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Sunday, September 19, 2021

Working together works

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“Two are better than one, because they have a good return for their labor. If either of them falls down, one can help the other up. But pity anyone who falls and has no one to help them up.” Ecclesiastes 4:9, 10 NIV

Bishop Charles E. Blake Sr. spoke these words, which have always stuck with me, some years ago: “Together, we are better.” This is apropos in many aspects of life. In Ecclesiastes 4:9, its application is linked to labor. It points to working together for a successful outcome and helping each other up when down. It highlights the benefit of teamwork.

Teamwork is a key for success in many areas of life. A successful marriage takes a husband and wife working together. In sports, the team that works together wins over the team that does not. To have a successful business or community project often requires working together in the form of pursuing cooperative ventures.
Even the work of ministry takes teamwork to successfully fulfill its mission. The apostle Paul wrote of himself and Apollos, “we are laborers together with God” (1 Corinthians 3:9). Today, we also are partners cooperating, working together with God. We work together as a team in cooperation with a common purpose that has been set forth by God.

Team ministry, or working together as partners, is a biblical concept. The Godhead is the primary paradigm for teamwork. In making humanity, God stated “let us make man in our image and after our likeness” (Genesis 1:26). In saving humanity, we see the Godhead as a team operationally in Ephesians 1:3-14 whereby the Father planned redemption in selecting us (verses 4, 5), the Son worked redemption in saving us (verses 7-11), and the Spirit applies redemption by sealing us (verses 13, 14).
There are two beneficial outcomes from teamwork: greater productivity and greater accomplishment.

The effect of a team working together can result in greater productivity through synergy. One person can produce a certain level of productivity, but synergy increases productivity by putting two or more workers’ efforts together. In essence, synergy is the concept that a team working together is greater and has a more powerful effect than what each team member can do separately at his or her best.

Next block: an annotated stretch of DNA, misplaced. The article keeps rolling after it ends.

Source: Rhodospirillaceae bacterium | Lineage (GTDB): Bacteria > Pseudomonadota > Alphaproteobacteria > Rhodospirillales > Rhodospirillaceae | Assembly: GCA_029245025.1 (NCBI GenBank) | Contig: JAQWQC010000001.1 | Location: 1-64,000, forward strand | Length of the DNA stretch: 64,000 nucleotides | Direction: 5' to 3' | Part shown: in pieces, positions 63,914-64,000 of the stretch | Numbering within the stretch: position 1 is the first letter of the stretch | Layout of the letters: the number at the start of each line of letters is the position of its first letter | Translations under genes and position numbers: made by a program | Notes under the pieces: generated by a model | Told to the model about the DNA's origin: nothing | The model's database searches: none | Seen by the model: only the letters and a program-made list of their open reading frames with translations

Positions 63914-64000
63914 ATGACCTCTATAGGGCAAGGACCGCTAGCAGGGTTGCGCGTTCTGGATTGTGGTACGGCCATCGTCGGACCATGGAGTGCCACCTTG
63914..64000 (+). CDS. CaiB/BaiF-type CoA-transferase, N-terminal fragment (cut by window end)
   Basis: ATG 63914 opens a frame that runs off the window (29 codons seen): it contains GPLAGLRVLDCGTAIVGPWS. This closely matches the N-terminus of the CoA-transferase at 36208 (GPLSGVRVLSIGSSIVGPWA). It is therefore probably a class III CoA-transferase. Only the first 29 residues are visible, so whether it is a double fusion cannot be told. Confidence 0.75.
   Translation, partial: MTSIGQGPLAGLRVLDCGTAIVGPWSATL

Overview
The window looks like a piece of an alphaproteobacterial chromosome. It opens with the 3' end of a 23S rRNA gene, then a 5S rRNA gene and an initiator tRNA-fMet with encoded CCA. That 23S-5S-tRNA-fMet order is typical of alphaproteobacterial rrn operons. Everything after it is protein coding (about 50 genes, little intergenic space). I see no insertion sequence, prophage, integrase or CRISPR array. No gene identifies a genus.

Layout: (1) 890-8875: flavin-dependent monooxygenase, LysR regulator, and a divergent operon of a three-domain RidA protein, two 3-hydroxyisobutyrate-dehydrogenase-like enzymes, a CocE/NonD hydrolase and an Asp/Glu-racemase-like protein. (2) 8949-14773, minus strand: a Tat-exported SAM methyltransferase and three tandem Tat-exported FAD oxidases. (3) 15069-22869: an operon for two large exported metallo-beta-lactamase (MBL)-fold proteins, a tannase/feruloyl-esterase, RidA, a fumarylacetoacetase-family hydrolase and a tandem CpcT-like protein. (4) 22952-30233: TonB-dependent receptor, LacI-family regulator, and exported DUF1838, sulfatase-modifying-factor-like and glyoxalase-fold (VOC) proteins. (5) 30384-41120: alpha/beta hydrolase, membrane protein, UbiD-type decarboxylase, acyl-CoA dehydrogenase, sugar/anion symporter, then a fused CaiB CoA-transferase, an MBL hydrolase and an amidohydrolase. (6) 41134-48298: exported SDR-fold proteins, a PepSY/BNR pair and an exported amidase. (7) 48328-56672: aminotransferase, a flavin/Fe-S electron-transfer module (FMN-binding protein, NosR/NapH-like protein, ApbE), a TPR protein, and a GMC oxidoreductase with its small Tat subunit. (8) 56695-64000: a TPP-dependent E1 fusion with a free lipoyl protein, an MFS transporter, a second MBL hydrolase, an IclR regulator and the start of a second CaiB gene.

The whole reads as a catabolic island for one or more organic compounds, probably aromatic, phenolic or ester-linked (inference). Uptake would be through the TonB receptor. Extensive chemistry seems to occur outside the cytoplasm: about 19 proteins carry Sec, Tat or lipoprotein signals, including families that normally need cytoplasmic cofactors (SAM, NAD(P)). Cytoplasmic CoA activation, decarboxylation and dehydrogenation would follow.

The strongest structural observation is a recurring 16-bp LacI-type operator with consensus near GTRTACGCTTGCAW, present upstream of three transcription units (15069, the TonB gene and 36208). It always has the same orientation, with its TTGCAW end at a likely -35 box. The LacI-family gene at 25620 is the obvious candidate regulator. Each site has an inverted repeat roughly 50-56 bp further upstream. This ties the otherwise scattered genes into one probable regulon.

A greater accomplishment is possible by divvying up the collective workload of a team. This has been expressed in slightly different ways throughout the years. The principle is this: Teamwork divides the effort and multiplies the effect.

The story of the paralyzed person in Mark 2:1-12 practically illustrates the power of teamwork. Theologically, this story contrasts the faith of four persons in Jesus’ ability to heal against the skepticism of the Scribes regarding Jesus’ authority to forgive sins. The practical ministry aspect of the story is how to get the helpless person the help needed. In this case, how to physically get the paralytic to Jesus.

We are presented with teamwork in action (verses 3-5). Notice the pronoun “they” is stated five times, which points to the power of teamwork. The four-man team carried the paralyzed man to where Jesus was, yet were prevented access because of the crowd. They undoubtedly conceived a plan, creatively worked around this obstacle and cooperated in getting the paralytic before Jesus.

It would have been extremely difficult to almost impossible for one man to carry the dead weight of the paralytic. Two men may have been able to carry and bring him to the house. It is possible that two or three men could get the paralytic up on the roof top. All four men working together made it more probable and much easier to carry the man, get him on the roof, remove the roofing and lower him down into the presence of Jesus to be healed and receive salvation.

It takes a team to accomplish certain things. We are better when we work together. Working as a team, we can achieve amazingly more than a group of individuals working their own thing.

Rev. Johnson A. Beaven III is pastor of Citadel of Faith Church of God in Christ. Contact him via email at jabeaven@gmail.com or Twitter @jbeaven.

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